Software Development company SOTI is a leader in IoT management, with a keen interest in supporting healthcare professionals with digitalisation.
As VP EMEA Enterprise Mobility, Stefan Spendrup is responsible for all of SOTI’s operations, in the northern and western regions of Europe. In this role, he advises and supports large enterprises on their business-critical mobility and empower them through the SOTI ONE Platform offering.
“My professional experience in enterprise mobility goes back to the early 2000s when I was responsible for sales, project management and technical consultation at multiple SOTI hardware and software partner companies,” says Spendrup. “As the first employee in the SOTI Nordic office, I played a key role in developing SOTI’s market in Northern Europe, working on technical and operational matters. This gave me unique experience and knowledge of SOTI’s Northern European operations.”
The modern healthcare industry: medical devices and technologies
Following the events of recent years, including the pandemic’s impact on the healthcare sector, institutions have increasingly turned to digital devices and technologies to help streamline care after the pandemic exposed key areas for improvement within the sector.
“Increased digitalisation, like streamlining healthcare processes and patient care services while making data more secure and easily accessible, makes employees’ lives easier. It is time for healthcare professionals to turn their attention to the future and evaluate how to optimise patient care by digitalising operations,” says Spendrup. “The increased adoption of new technologies in the healthcare sector is evident with more institutions investing more money to implement more digital devices. However, despite the increased investment, many healthcare workers still experience significant issues with security and device downtime.”
SOTI’s telehealth technology solutions
SOTI’s recent research report, A Critical Investment: Taking the Pulse of Technology in Healthcare, found that nearly nine in ten (88% in the UK) IT healthcare professionals are worried about patient information being revealed, lost, accessed, stolen or inadequately backed up.
“These are justified concerns, as 45% (70% globally) of organisations have experienced a data breach since 2020,” says Spendrup. “Further to security concerns, when technologies are not properly implemented or maintained, costly downtime can hinder a healthcare worker’s ability to provide critical care.
“Overall, more than nine in ten (95%) IT healthcare professionals have experienced an issue of some kind relating to device downtime, with 64% citing systems not integrating effectively and 52% stating frequent technical issues as the main cause. These issues are causing healthcare workers significant problems, often impacting patient care and disrupting services.”
The report surveyed 1,300 healthcare IT professionals across the UK, U.S., Canada, Mexico, Germany, Sweden, France and Australia to understand how their organisations pivoted to provide patient care throughout the pandemic, the role technology played in delivering positive patient outcomes and what major obstacles remain.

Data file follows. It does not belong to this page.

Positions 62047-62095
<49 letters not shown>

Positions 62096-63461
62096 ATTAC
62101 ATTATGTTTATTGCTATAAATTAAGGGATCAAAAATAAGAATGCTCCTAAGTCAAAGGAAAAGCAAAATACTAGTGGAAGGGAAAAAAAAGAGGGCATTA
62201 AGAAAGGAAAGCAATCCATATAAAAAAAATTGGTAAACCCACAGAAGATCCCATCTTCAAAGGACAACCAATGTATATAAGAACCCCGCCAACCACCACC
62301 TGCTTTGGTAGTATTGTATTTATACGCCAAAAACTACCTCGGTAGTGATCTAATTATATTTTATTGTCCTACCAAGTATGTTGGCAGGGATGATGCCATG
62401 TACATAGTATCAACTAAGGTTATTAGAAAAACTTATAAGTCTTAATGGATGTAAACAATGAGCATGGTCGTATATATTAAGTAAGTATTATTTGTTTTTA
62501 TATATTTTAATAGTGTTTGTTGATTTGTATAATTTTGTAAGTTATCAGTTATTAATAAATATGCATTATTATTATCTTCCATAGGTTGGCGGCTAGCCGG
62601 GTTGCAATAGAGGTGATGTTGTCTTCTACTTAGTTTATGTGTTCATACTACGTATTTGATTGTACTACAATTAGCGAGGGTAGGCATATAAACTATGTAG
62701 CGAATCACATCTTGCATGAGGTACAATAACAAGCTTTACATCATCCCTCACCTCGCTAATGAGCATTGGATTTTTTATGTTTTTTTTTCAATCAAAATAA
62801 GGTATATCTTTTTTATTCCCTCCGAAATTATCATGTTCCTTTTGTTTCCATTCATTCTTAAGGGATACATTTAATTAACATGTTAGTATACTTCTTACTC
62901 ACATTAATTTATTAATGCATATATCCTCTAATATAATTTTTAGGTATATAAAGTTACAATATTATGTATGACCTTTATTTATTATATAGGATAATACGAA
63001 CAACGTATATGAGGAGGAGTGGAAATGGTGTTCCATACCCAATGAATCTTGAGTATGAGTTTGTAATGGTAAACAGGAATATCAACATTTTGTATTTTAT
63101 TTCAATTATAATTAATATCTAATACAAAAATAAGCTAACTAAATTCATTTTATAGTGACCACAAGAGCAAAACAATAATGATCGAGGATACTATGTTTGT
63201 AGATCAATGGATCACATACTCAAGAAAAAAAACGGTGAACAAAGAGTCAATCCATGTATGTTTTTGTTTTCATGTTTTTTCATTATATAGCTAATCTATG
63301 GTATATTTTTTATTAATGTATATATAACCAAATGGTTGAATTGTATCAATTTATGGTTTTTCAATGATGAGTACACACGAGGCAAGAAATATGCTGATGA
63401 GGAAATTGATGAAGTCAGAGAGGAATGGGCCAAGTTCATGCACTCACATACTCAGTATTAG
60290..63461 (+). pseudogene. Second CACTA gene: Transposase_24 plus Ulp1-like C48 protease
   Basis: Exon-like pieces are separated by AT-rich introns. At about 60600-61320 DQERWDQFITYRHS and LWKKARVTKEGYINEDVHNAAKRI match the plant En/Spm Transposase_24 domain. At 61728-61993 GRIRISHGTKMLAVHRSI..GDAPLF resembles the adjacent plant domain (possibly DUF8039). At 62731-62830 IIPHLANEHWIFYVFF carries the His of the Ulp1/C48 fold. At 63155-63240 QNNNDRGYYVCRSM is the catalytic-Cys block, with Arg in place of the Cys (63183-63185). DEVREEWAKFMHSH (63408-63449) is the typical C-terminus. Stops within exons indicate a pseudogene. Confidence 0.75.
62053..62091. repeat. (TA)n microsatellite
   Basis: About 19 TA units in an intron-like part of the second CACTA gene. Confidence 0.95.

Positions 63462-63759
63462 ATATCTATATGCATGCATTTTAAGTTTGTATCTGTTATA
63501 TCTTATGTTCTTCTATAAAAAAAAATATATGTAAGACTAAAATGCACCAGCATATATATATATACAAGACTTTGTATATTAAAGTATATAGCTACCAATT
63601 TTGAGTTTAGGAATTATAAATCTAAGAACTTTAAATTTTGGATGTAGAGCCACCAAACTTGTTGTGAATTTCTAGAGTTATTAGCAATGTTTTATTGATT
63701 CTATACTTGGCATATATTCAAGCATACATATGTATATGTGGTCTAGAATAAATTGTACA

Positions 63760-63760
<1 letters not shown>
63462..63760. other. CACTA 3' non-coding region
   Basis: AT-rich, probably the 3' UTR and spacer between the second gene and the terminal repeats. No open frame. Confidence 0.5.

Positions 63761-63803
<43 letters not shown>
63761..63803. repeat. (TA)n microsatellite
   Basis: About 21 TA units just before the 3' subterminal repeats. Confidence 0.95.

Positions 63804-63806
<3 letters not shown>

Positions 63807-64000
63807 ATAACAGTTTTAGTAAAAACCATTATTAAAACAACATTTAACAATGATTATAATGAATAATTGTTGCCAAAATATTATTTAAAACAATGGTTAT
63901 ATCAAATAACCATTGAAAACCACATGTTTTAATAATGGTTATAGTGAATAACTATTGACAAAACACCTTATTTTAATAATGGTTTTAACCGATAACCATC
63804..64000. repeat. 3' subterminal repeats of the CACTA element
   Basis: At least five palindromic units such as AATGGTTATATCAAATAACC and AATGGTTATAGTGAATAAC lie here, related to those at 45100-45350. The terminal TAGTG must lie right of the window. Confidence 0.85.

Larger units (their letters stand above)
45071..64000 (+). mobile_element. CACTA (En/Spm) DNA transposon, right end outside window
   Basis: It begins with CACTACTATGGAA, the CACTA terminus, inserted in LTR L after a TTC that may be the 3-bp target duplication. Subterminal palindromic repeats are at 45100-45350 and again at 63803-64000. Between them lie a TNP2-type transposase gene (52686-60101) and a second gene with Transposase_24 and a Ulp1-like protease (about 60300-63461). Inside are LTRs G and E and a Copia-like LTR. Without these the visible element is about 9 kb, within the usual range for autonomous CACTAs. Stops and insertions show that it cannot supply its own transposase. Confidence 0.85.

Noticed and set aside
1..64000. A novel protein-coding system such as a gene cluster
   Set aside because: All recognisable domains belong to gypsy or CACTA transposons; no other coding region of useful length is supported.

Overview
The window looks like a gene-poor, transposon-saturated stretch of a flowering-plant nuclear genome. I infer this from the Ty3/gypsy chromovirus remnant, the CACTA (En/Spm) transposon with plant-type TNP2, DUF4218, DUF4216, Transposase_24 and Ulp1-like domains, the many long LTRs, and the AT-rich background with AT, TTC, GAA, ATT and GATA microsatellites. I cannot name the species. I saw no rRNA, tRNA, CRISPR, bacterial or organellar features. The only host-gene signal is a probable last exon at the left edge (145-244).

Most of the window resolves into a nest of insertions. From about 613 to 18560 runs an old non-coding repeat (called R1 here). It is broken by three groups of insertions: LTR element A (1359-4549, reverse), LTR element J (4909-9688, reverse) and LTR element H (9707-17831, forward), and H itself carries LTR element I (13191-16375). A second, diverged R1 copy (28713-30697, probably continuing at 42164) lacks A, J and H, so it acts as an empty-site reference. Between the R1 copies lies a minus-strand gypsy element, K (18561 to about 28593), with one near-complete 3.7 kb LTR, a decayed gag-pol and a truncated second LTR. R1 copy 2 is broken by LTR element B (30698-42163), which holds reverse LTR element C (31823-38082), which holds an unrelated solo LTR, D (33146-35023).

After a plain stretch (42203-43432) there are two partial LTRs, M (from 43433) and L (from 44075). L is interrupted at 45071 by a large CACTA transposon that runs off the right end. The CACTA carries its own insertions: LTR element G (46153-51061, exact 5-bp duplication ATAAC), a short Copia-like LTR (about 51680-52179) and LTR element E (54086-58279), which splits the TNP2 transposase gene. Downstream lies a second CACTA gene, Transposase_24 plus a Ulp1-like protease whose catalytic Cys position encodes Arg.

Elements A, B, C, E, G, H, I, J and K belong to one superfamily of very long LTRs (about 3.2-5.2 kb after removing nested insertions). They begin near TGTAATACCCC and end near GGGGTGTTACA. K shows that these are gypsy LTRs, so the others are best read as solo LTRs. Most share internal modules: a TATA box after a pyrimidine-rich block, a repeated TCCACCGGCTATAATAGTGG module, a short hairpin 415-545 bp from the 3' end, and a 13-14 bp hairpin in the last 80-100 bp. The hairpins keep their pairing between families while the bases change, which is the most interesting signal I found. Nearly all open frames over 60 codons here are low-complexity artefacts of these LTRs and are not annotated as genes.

“The research revealed that despite the rapid rate of adoption of remote and telehealth technology solutions, the UK healthcare sector is experiencing significant delays in patient care, resulting in a reduction in the number of patients healthcare professionals can treat and limited access to digital patient records.”
But why have the Internet of Things (IoT) and mobile devices experienced downtime and how does this impact healthcare workers?
“The main issues causing device downtime for IoT technologies are poorly integrated systems and repeated technology problems. When implementing new digital devices, businesses must fully integrate new technologies with older legacy systems, so both work together within the pre-existing technology infrastructure.
“Problems often arise when businesses do not fully integrate systems, and these issues lead to significant device downtime. SOTI’s research report found that every UK healthcare professional loses an average of 21 working days per year due to device downtime.”
The consequences of device downtime can be catastrophic for the healthcare industry, where institutions are struggling to cope with additional patients following the pandemic.
“It should not be the role of IT healthcare professionals to ensure proper integration is a key priority and to investigate repeated technology issues. They should be focusing their efforts purely on patient care and outcomes.”
According to Spendrup, the future of the healthcare industry is based on digitisation.
“Within the healthcare industry, most of the technological innovation has occurred in frontline services. However, the future for the sector is continued digitisation, and it is time for healthcare professionals to embrace change and revolutionise their operating systems to offer patients better care and faster diagnosis with new technologies.”
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